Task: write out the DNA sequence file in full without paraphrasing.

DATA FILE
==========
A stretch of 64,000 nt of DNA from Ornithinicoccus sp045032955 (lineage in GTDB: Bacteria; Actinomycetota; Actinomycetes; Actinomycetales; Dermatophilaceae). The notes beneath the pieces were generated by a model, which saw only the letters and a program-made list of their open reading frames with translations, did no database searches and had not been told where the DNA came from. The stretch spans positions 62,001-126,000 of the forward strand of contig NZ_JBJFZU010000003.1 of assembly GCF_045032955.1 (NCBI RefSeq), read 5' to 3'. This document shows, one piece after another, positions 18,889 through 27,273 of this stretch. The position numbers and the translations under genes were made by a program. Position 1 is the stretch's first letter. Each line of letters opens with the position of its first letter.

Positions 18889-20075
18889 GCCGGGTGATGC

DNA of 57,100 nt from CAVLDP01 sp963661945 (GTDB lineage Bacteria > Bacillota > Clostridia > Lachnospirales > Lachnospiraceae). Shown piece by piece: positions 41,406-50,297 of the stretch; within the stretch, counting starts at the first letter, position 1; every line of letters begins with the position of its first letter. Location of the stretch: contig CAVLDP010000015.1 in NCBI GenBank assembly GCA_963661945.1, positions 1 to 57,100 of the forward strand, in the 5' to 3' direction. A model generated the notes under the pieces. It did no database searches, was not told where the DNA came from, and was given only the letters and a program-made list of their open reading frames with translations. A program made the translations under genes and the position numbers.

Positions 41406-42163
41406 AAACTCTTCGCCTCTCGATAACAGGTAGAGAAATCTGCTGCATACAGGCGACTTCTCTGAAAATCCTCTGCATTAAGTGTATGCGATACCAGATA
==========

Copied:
A stretch of 64,000 nt of DNA from Ornithinicoccus sp045032955 (lineage in GTDB: Bacteria; Actinomycetota; Actinomycetes; Actinomycetales; Dermatophilaceae). The notes beneath the pieces were generated by a model, which saw only the letters and a program-made list of their open reading frames with translations, did no database searches and had not been told where the DNA came from. The stretch spans positions 62,001-126,000 of the forward strand of contig NZ_JBJFZU010000003.1 of assembly GCF_045032955.1 (NCBI RefSeq), read 5' to 3'. This document shows, one piece after another, positions 18,889 through 27,273 of this stretch. The position numbers and the translations under genes were made by a program. Position 1 is the stretch's first letter. Each line of letters opens with the position of its first letter.

Positions 18889-20075
18889 GCCGGGTGATGC

DNA of 57,100 nt from CAVLDP01 sp963661945 (GTDB lineage Bacteria > Bacillota > Clostridia > Lachnospirales > Lachnospiraceae). Shown piece by piece: positions 41,406-50,297 of the stretch; within the stretch, counting starts at the first letter, position 1; every line of letters begins with the position of its first letter. Location of the stretch: contig CAVLDP010000015.1 in NCBI GenBank assembly GCA_963661945.1, positions 1 to 57,100 of the forward strand, in the 5' to 3' direction. A model generated the notes under the pieces. It did no database searches, was not told where the DNA came from, and was given only the letters and a program-made list of their open reading frames with translations. A program made the translations under genes and the position numbers.

Positions 41406-42163
41406 AAACTCTTCGCCTCTCGATAACAGGTAGAGAAATCTGCTGCATACAGGCGACTTCTCTGAAAATCCTCTGCATTAAGTGTATGCGATACCAGATA